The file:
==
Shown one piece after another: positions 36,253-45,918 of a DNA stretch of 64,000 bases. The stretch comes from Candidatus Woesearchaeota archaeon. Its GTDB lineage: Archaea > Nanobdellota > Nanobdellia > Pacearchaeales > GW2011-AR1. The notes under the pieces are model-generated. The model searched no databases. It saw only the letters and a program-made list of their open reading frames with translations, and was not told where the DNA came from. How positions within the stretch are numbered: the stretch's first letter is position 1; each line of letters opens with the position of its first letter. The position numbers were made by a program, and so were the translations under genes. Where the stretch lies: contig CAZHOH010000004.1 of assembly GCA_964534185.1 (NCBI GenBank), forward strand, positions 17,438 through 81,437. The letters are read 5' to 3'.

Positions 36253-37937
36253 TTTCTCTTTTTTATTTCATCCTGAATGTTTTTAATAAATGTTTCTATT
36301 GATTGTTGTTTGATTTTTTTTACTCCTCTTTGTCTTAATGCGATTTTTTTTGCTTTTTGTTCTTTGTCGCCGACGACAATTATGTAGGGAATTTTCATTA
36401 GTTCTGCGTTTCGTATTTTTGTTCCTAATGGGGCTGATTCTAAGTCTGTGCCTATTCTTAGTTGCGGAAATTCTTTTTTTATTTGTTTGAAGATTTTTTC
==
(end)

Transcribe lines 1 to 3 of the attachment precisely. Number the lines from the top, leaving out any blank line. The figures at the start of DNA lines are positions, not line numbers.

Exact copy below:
Shown one piece after another: positions 36,253-45,918 of a DNA stretch of 64,000 bases. The stretch comes from Candidatus Woesearchaeota archaeon. Its GTDB lineage: Archaea > Nanobdellota > Nanobdellia > Pacearchaeales > GW2011-AR1. The notes under the pieces are model-generated. The model searched no databases. It saw only the letters and a program-made list of their open reading frames with translations, and was not told where the DNA came from. How positions within the stretch are numbered: the stretch's first letter is position 1; each line of letters opens with the position of its first letter. The position numbers were made by a program, and so were the translations under genes. Where the stretch lies: contig CAZHOH010000004.1 of assembly GCA_964534185.1 (NCBI GenBank), forward strand, positions 17,438 through 81,437. The letters are read 5' to 3'.

Positions 36253-37937
36253 TTTCTCTTTTTTATTTCATCCTGAATGTTTTTAATAAATGTTTCTATT